By Eduard Tatomir

The parking lot fills as families arrive; parents hold their children’s gloved hands as they dash for the one storey, orange-bricked building. They may be a few minutes late to the Sunday service, but most of their eagerness comes from escaping the cold.

Agricola Finnish Lutheran Church at York Mills Road near Yonge holds services in four different languages.
It is a haven to dozens of families from many backgrounds and it is open to everyone. Feb. 23, 2020. (Eduard Tatomir/T•)

Just a stone’s throw from York Mills subway station, in a quaint, tucked-away neighbourhood sits the Agricola Finnish Lutheran Church. The area is placid with its greenery and open space. Next door to a park with a free-flowing pond and surrounded by eggshell-white, affluent homes, this place of worship keeps its antique charm and unsophisticated, rustic roots intact.

Visitors trudge through the snow and are welcomed inside. Oftentimes there will only be silence or perhaps the sound of the pastor giving a sermon. From time to time, the heavenly choir will be singing at the front near the altar. Warm candle lighting and the polished wood pews make it feel like a second home.

That is, if you can enter the space at all. If it’s not a Sunday morning, the front doors likely will be locked.

“That’s because the building is usually rented out throughout the week,” says Hannele Väättanen as she stands against the doorframe leading to the empty chapel. It’s a weekday and she’s only there to fill out some paperwork, organize some files and keep the space tidy. “Our congregation has gotten smaller and smaller so we do rent to survive, to cover the costs. We rent the parking, we rent the space. It’s not ours anymore.”

Väättanen has been the secretary and a member of the congregation for the past two years. The church is the only thing that’s kept her in this country after she and her family immigrated here because it’s given her a job and a sense of community. She has seen new faces come and old faces go but still, she maintains that the community remains strong, even if it may be diminishing.

Day in the Life video for Hannele Väättanen as she talks about her transition to Canada from Finland and her thoughts on the church. On Feb. 10, 2020.

Religious affiliation and church attendance among Canadians has fallen over the last few decades. Canadian census data indicates the number of people claiming to have no religious affiliation has risen from 4 per cent in 1971 to 24 per cent in 2011. It grew to 29 per cent in 2018, according to the Pew Research Center. For many Canadians, churches and organized religion have increasingly lost their appeal over the years.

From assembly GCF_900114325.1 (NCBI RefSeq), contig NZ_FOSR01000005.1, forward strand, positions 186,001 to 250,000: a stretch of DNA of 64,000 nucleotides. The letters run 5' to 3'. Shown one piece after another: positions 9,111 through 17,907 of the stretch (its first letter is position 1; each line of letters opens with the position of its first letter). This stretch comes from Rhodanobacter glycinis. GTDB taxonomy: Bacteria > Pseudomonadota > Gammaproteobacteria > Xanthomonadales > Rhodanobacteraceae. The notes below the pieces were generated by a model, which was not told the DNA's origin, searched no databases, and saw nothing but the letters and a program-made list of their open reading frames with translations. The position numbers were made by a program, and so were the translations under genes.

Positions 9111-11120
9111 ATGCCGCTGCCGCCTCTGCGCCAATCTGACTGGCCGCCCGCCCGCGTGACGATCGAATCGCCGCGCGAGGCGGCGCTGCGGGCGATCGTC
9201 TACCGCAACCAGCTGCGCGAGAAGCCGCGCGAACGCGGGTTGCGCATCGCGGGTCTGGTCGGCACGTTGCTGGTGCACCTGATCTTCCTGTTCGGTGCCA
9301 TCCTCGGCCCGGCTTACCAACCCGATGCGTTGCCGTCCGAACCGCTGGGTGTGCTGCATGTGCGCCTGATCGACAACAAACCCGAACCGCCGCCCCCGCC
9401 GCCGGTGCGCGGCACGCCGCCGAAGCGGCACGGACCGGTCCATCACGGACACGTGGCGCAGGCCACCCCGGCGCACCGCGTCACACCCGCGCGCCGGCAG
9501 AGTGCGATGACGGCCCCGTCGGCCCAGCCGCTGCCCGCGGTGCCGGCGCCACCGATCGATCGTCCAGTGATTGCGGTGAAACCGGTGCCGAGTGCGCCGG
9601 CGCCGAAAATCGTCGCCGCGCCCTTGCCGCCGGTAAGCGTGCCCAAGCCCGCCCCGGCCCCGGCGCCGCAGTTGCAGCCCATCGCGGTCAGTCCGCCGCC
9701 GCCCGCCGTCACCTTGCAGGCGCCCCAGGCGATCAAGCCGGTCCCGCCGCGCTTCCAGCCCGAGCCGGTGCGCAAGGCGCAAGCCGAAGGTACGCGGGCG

Over the past 50 years, there has been a slow but steady rise in Canadians who self-identify as having no religious affiliation.
This could spell trouble for the future of church communities and congregations.

As Väättanen cleans the pews of the church and straightens the Bibles behind each seatback, she notices a man at the door. Elias Koskinen. He looks worn out, his jacket falling off his shoulders. Her face lights up as she goes in for a hug.

“How’s your mother doing?” He sighs. “She’s resting, but doing better,” he says. They are more than just acquaintances from Sunday worship. They are friends.

Service every Sunday is held in four different languages — Finnish, English, Swedish and Estonian — to accommodate a wide range of communities. After they pray, everyone is welcome downstairs to feast on soup, sandwiches and coffee. People can drop spare change and small bills in a bowl at the end of the table to show their appreciation. It’s always filled with cash.

This old-fashioned church sports a digital sign and one of the slides lets everyone know that they are welcome.
The church hosts four Sunday services each week, in Finnish, English, Swedish and Estonian. On Feb. 7, 2020. (Eduard Tatomir/T•)

Kids run around, playing tag while the adults sit at a last-supper style table discussing work, imminent errands and their qualms about technology these days. A larger church would look at this gathering and call it a slow week but this is their most impressive crowd in a while with nearly 40 people breaking bread.